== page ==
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As you’re probably aware, Apple recently released an update to Safari, bringing it to version 2.0.1 (for those running 10.4) or 1.3.9 (for 10.3.x users). But what you may not know is that this isn’t actually the most current version of Safari. Earlier this year, Apple officially open sourced a technology known as WebKit. As described by Apple on the WebKit Open Source Project Page, WebKit is…

…the system framework used on Mac OS X by Safari, Dashboard,, and many other OS X applications. It is based on the KHTML engine from KDE.

What this means is that the code that Safari uses to actually draw web pages is now publicly available to anyone. Developers can look at the code, fix bugs, even suggest (and implement) new features, and submit those changes back to the project for inclusion in future versions of the WebKit. Why should you, if you’re not a developer, care about this open source project? Because it lets you run a version of Safari that’s even newer than the one you just updated a couple days ago. This means you can get bug fixes and new features long before they’re released as part of a normal software update.

As an example of why that might be beneficial, consider the following image:

These are two screenshots of something known as the Acid2 Browser Test. It’s a test that helps browser developers insure that their products meet defined web standards. The ideal results are quite simple—a smiling face on a yellow background. Getting to those results, however, involves the browser successfully handling CSS, HTML, PNG, and something known as Data URLs, which is a way of embedding small data items within HTML code. In the above screenshot, the image at left shows you how Safari 2.0.1 renders the smiling face; on the right are the results as seen when using the open source Web Kit version of Safari. Clearly, the open source version is doing a much better job at the test than is the current OS X version.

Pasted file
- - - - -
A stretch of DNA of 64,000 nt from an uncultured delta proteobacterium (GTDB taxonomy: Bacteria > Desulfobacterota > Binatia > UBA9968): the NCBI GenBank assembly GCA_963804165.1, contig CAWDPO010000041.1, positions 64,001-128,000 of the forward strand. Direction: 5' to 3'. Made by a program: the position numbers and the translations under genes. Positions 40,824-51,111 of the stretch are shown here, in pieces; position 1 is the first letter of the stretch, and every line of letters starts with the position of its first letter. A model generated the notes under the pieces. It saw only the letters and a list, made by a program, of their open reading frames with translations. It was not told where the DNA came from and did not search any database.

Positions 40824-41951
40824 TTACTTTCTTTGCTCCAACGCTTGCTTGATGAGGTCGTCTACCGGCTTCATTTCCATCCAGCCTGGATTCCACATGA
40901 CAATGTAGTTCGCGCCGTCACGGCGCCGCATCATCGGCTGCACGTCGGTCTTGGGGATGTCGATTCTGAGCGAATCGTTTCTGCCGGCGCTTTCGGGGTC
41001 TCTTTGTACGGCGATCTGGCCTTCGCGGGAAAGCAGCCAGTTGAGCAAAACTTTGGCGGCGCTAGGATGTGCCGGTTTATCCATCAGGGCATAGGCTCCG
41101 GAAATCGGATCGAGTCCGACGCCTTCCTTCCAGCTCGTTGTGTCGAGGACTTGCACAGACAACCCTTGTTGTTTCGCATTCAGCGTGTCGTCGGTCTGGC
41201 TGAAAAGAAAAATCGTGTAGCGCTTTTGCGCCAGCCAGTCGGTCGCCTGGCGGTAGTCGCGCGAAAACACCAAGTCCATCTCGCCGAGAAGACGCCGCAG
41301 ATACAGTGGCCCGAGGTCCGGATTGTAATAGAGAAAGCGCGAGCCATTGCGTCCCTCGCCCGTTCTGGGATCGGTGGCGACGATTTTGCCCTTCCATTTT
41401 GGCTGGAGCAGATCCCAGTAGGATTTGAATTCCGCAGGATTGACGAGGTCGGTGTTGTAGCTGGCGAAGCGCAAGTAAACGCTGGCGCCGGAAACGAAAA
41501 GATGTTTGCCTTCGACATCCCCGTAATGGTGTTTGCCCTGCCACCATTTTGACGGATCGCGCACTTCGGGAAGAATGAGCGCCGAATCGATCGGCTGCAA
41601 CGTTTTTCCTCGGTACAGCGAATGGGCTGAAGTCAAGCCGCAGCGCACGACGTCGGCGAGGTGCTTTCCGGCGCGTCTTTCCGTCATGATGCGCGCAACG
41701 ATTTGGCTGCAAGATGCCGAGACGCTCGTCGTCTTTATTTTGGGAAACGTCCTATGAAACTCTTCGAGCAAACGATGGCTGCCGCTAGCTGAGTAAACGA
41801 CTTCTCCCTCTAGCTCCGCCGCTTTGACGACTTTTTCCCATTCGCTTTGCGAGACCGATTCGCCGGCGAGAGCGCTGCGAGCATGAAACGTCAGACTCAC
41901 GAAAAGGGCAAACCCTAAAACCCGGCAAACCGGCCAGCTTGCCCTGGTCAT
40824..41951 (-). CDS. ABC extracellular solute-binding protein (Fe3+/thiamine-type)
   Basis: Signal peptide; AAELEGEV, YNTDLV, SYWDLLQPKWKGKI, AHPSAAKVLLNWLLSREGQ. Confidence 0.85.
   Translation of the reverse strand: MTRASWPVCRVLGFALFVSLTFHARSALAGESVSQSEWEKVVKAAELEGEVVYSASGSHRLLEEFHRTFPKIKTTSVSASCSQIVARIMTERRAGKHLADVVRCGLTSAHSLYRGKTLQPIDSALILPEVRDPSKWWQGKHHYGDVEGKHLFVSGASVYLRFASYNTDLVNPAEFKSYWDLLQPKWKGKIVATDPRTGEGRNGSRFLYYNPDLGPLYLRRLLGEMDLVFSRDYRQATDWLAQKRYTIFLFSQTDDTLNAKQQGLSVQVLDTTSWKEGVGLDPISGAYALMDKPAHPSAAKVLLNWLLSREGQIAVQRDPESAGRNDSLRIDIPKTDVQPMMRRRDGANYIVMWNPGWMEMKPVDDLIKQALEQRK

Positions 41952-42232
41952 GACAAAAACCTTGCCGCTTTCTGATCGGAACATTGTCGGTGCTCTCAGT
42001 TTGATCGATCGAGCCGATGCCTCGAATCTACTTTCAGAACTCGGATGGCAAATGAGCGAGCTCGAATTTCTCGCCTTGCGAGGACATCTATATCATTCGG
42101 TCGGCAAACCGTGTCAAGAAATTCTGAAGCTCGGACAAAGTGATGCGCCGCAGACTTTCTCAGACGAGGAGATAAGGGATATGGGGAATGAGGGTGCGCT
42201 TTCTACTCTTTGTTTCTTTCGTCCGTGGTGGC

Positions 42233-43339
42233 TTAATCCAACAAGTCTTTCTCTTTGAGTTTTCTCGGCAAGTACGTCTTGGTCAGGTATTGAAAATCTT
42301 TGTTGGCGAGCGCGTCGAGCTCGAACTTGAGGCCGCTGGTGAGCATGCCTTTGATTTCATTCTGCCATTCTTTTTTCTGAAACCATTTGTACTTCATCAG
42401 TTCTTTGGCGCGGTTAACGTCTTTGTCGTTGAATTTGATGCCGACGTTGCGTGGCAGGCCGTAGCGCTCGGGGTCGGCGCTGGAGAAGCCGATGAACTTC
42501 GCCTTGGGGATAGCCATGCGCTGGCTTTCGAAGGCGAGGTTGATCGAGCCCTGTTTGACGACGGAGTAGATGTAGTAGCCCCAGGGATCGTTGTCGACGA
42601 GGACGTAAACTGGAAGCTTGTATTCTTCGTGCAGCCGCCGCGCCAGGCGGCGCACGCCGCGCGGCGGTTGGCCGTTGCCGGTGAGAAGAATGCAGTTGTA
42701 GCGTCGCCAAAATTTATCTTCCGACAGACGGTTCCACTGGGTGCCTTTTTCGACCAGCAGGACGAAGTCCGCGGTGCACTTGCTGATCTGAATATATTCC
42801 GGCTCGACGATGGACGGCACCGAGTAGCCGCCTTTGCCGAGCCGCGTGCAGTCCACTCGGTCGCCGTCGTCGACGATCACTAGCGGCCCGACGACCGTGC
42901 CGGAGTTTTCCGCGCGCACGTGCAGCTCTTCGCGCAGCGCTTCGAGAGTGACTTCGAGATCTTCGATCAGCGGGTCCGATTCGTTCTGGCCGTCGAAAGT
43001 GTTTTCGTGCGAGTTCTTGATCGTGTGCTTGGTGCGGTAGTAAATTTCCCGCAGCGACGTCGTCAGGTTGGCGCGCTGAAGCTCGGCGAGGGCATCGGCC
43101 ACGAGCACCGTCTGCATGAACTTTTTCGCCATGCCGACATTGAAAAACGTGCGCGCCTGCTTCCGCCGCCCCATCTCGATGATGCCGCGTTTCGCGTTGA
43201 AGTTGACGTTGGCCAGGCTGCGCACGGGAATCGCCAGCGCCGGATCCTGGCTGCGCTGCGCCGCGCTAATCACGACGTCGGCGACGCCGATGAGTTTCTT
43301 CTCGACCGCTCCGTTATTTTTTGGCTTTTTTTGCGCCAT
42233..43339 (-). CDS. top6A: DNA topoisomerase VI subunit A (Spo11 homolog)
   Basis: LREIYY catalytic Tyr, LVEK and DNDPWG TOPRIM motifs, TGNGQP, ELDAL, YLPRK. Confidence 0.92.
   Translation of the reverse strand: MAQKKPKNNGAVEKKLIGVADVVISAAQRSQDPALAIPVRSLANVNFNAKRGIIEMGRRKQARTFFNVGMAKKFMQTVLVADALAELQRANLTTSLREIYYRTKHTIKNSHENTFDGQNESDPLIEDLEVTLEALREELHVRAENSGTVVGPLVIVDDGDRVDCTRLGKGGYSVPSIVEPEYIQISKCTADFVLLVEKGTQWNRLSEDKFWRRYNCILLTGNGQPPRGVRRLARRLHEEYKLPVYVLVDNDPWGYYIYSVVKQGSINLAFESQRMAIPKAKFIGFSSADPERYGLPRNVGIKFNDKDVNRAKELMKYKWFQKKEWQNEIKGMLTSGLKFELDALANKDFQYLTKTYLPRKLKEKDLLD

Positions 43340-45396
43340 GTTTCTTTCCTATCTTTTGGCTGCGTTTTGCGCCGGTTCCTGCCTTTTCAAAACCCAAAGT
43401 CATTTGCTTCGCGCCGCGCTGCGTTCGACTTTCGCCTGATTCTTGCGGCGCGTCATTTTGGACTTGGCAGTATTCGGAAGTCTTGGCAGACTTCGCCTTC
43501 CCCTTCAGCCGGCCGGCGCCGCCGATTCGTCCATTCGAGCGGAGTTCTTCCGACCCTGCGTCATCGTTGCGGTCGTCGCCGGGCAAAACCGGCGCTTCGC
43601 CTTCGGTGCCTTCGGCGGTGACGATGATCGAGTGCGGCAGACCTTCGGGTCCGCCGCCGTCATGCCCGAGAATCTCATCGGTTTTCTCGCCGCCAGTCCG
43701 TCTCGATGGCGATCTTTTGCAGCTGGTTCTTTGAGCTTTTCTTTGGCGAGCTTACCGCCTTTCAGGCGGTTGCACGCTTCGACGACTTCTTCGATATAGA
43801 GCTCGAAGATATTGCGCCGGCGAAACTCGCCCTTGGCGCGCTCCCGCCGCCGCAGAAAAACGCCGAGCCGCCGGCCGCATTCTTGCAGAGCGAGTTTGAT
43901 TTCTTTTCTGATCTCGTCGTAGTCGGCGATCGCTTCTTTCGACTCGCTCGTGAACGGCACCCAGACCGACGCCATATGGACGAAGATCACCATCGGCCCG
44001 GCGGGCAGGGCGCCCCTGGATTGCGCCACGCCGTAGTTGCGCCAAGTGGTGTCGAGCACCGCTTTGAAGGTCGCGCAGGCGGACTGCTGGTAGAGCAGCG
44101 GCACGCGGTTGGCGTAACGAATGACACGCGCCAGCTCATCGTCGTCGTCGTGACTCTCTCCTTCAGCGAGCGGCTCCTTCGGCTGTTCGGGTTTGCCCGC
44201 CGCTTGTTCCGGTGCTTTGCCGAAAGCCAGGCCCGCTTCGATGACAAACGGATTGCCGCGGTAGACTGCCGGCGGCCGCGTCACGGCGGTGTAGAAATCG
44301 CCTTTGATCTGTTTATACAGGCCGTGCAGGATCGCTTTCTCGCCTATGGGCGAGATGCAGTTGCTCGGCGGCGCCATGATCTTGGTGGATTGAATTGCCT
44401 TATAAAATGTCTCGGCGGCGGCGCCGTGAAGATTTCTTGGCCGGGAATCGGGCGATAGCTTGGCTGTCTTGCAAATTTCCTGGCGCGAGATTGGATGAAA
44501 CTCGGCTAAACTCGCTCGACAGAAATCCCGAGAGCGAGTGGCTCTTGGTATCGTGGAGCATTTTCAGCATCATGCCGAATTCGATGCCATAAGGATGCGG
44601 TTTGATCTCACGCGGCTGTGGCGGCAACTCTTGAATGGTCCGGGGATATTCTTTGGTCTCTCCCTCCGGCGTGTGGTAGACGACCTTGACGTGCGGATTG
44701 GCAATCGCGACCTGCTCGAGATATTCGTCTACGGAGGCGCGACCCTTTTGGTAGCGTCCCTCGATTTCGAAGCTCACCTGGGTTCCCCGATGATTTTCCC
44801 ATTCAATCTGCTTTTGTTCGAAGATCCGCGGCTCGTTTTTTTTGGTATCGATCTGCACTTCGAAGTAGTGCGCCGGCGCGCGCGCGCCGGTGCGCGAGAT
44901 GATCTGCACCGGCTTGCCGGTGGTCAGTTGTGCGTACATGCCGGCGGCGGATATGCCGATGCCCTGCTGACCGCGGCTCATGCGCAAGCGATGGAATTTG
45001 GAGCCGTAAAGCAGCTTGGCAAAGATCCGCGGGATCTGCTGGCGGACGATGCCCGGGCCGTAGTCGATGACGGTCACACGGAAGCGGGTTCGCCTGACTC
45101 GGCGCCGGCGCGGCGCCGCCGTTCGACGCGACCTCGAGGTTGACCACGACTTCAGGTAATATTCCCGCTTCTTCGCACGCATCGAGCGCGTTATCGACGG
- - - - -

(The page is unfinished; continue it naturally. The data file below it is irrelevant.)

There are other advantages as well—the current version of WebKit allows the styling of form elements. Form elements are things like radio buttons, checkboxes, OK buttons, etc. In Safari, these objects all get the Aqua look-and-feel, which is something that annoys most web designers—the Aqua look may not match the design of the pages they’re creating. Safari, when run with the open source WebKit, now allows these elements to be styled to match the page, as can be done in most every other browser.

It’s not all peaches and cream, though. This page lists some of the things that won’t work in the WebKit version of Safari when compared to the “real” version. In addition, you may build a version that’s buggy and unstable (though I’ve been lucky so far, and haven’t had any such problems). You really are testing leading edge versions of the code when you build your own version of WebKit. Thankfully, the “standard” Safari with the stock WebKit continues to work just fine, and can even be used at the same time as Safari with the open source version of WebKit.

Installing the Web Kit version of Safari isn’t necessarily complicated, but there are some prerequisites. First, you must have installed Xcode 2.1, as explained in my first Geeky Friday blog entry. Second, you must be running 10.4—sorry, but you can’t build your own Safari for earlier versions of OS X. Finally, you should be at least somewhat comfortable typing commands in the Terminal (though you don’t need any real Unix knowledge to succeed).